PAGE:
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The Inspiration of Scripture

By James L. Foster

If you are convinced that the Bible is the inspired Word of God, or further, that God dictated it word-for-word, and if you believe that the Bible’s attestation of its inspiration is a valid criteria for judging the validity of its claim or, in addition, that the Bible’s transmission and translation has been faultless through all of the centuries since it was originally penned, and if you are so convinced of these claims that you are closed to hearing evidence to the contrary, then perhaps this article is not for you and you should move on to other articles.  However, if your primary concern is to discover truth wherever it may lead you, or however uncomfortable it may make you feel, then read on.  But know also that the author of this article is coming from a place of deep commitment both to the person of Jesus Christ and to the study of the biblical record, a serious study that has spanned the past 55 years.

Is the Bible the inspired Word of God?  Perhaps before answering this question one should consider the various elements of this statement.  Those who make this claim are at least implicitly assigning to the word “God” a personal quality that at best is questionable.  Even though the biblical writers themselves attributed various personality characteristics to “God”, it is apparent that they, like the rest of us, struggled to describe that which is utterly indescribable.  The biblical writers of necessity had to resort to anthropomorphic language to describe God because that is the only language they knew.  The assertion of the unembodied voice coming from a burning bush, whether it was real or in a vision, proclaimed God to be “I am I am.” (Exodus 3:14) which may come closest to a description of the Creator of any to be found.  My understanding of this seemingly bizarre identification, is that God is whatever is, is Being itself, as opposed to a being.  Any lesser description than this tends to be merely a magnification of what it means to be human.  We have created God in our image as a person like us, only bigger. With this kind of anthropomorphism it is only logical to speak of God as one who speaks, who has desires like us, who is, on occasion offended and displays human emotions like jealousy and anger and love.  How else can we speak of God?  Even our pronouns attribute to God personhood Language fails us when we try to speak of the ineffable.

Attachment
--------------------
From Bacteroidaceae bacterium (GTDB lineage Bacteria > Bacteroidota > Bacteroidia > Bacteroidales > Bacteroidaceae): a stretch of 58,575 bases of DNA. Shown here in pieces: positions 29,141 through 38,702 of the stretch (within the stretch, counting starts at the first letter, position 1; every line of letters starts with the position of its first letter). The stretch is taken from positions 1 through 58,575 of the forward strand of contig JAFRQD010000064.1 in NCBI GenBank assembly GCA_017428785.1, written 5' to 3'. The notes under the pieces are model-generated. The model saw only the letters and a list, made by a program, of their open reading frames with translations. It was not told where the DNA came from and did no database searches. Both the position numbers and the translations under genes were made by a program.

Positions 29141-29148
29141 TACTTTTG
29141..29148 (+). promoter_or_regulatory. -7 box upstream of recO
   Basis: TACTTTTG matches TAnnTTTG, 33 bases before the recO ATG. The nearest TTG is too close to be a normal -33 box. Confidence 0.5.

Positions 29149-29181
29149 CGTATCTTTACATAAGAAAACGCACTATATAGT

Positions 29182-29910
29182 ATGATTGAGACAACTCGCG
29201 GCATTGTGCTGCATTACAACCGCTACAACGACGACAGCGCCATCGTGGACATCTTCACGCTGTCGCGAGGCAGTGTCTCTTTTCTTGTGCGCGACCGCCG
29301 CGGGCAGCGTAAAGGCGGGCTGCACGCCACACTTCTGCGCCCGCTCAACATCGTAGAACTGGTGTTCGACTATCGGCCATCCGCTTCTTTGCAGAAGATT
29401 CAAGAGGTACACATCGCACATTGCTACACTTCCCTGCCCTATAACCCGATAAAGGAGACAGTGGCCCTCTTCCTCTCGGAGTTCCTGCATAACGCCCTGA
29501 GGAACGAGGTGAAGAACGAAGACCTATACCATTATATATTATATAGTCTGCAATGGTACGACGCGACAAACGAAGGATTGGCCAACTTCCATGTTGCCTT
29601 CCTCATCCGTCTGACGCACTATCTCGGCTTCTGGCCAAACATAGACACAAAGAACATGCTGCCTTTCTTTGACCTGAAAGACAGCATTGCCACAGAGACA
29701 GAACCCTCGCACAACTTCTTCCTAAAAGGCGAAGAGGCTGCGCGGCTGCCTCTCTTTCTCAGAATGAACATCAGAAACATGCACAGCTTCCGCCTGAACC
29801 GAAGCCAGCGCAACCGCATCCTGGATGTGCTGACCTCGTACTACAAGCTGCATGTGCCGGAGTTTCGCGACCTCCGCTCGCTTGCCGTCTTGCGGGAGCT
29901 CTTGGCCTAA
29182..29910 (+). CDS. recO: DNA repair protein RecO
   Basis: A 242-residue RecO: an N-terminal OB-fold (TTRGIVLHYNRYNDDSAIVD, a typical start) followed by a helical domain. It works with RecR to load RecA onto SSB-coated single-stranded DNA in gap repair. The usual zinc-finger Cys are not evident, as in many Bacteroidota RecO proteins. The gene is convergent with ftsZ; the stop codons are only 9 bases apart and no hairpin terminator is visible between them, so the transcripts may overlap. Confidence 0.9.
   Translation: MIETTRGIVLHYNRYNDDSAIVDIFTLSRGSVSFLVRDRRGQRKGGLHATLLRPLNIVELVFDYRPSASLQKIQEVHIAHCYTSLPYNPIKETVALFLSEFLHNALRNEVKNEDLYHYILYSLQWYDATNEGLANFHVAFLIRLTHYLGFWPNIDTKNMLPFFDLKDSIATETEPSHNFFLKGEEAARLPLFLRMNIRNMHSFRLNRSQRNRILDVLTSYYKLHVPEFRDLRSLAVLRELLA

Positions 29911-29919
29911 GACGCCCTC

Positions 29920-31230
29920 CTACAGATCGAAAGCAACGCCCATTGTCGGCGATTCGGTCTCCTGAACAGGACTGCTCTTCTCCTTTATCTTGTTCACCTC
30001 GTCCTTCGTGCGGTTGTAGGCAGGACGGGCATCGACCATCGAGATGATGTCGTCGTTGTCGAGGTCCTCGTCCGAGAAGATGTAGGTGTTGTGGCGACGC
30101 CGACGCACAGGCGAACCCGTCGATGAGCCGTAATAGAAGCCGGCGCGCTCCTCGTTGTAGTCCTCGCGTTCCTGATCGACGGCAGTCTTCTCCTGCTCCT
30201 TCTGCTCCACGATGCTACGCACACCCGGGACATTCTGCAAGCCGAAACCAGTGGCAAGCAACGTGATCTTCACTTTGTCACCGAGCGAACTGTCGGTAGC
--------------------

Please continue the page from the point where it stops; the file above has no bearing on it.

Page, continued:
So how does God as Being itself communicate?  And how can we know that it is Being that is communicating?  There are no easy answers, but one can be sure it is not by long conversations carried out between two individuals face to face as one man to another.  The biblical writer characterizes God’s communication that way because there are no other options.  However, there is communication between Being and humankind, perhaps in the form of ecstatic visions, both aural and visual.  But when this happens, they must still be reduced somehow to words if they are to be shared with other human beings.  But the words necessarily must fall far short of the reality.

So how is it that we can speak of inspiration at all?  If Being does not in itself physically speak, then where do inspired words come from?  They can only come from the inner depths of the man or woman who has somehow touched the ineffable reality we call God.  The words first arise out of Silence and, however inadequate a representation of Being they may be, they are then committed to some form of human communication.

Some of these words, in all probability, have come to be included in one or another of the sacred writings of the world.  Some have surfaced in the writings of saints, and, occasionally they may even be heard in a Sunday morning sermon.  But none do more than approximate the truth they seek to communicate, because the medium can never be the equal of the reality that is its source. God cannot be contained by words.